ADA — As a fighter pilot, test pilot, senator, one-time presidential candidate and two-time astronaut, John Glenn has spent the better part of eight decades serving his country.
To recognize that devotion, Ohio Northern University presented Glenn with an honorary doctorate degree in public service Sunday at the school’s commencement ceremony.
Glenn said he was just grateful for the opportunity to serve.
“You get a lot of satisfaction out of that,” he said before the ceremony. “You don’t get rich doing it, normally, but riches come in some other ways, too.”
Glenn started his career as a Marine aviator in World War II. He retired from the U.S. Senate in 1999 after four terms. Nowadays, he and wife, Annie, split time between Washington and Columbus, where The Ohio State University has the John Glenn School of Public Affairs. At 88, Glenn continues to preach the importance of being active in government.
“Our country depends on that,” he said. “We’re set up not as a country that has some little oligarchy group. That’s what we got away from in 1776. This country puts an emphasis on every single individual.”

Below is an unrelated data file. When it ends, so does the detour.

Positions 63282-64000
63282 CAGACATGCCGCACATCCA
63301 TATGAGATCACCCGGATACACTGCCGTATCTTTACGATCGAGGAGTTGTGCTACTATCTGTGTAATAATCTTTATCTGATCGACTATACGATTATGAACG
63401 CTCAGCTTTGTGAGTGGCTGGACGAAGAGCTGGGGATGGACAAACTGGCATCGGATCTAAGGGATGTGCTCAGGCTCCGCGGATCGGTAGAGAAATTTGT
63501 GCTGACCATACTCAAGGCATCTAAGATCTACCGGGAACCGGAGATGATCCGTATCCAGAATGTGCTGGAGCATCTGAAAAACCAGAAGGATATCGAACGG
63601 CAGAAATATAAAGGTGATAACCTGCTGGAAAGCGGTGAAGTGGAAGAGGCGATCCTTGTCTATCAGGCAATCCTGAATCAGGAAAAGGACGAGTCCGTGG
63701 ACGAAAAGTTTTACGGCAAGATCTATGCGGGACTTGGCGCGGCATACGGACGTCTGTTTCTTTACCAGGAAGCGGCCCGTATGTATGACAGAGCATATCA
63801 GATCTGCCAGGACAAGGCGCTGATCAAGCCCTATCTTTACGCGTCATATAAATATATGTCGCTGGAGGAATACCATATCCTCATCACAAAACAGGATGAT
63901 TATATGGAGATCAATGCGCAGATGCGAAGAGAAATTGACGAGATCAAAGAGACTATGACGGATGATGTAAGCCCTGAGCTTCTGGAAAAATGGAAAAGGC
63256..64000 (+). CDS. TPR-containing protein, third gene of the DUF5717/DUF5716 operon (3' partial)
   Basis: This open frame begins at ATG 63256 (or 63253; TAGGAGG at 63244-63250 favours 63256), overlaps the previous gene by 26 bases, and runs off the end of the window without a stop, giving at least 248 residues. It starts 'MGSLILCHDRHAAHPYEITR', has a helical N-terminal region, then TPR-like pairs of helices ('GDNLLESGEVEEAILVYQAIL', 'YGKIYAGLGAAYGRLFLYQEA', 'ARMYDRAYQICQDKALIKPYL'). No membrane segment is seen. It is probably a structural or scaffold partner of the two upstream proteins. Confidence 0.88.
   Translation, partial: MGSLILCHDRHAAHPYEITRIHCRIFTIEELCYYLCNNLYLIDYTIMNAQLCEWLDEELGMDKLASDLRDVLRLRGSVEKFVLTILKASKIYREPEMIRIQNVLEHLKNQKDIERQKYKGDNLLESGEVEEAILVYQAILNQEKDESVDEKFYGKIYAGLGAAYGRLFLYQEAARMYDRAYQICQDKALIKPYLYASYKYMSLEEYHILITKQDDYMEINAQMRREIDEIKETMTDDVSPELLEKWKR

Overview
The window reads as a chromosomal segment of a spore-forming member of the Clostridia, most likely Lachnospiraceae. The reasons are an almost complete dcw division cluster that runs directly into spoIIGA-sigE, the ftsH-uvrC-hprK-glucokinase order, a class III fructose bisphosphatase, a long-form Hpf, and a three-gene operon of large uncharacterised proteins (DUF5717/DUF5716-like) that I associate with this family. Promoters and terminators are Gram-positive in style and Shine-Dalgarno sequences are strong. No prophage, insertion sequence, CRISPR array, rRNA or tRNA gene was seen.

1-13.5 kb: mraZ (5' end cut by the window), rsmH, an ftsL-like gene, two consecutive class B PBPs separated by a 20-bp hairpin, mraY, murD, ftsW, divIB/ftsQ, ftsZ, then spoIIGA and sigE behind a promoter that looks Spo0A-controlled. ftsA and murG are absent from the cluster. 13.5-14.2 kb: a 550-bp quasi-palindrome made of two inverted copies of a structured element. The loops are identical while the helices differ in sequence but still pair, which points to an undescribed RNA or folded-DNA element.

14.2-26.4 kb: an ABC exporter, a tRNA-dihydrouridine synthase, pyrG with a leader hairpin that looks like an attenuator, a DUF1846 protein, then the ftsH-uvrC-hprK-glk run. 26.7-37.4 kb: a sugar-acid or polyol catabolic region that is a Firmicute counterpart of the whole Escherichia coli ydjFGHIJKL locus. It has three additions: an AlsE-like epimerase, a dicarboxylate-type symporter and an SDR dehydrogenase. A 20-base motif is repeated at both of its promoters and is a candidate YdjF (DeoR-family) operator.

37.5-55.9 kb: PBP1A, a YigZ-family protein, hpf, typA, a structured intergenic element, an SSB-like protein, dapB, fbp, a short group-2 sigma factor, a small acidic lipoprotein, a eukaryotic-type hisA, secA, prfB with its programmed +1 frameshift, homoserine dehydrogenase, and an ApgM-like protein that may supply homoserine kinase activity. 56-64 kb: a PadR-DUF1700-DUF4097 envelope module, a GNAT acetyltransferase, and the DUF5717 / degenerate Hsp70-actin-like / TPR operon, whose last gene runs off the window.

He said everyone has a responsibility for some form of involvement.
“It doesn’t mean you have to run for public office, but of that interest will come a lot of people that will want to run for public office and that’s important.”
The former astronaut, who during the early days of the Mercury Program became the first American to orbit the Earth and more recently on board space shuttle Discovery became the oldest to do so, also weighed in on the future of the U.S. space program.
Glenn said he wants to see the shuttle continue flying. The space shuttle program is to be retired this year with NASA astronauts hitching a $55.8 million ride from the Russians to visit the International Space Station.
“We’re going to spend almost as much taking people back and forth paying the Russians as we would keeping the space shuttle going,” he said.
As for the moon, Glenn said he doesn’t see the cost of exploration justifiable right now.
“If we had plenty of money and could set up an absolutely optimum program, putting a base on the moon would be all right. But where we’re tighter on money and don’t have that, I want to see us concentrate on and make the best use of the $100 billion investment we have in that International Space Station.”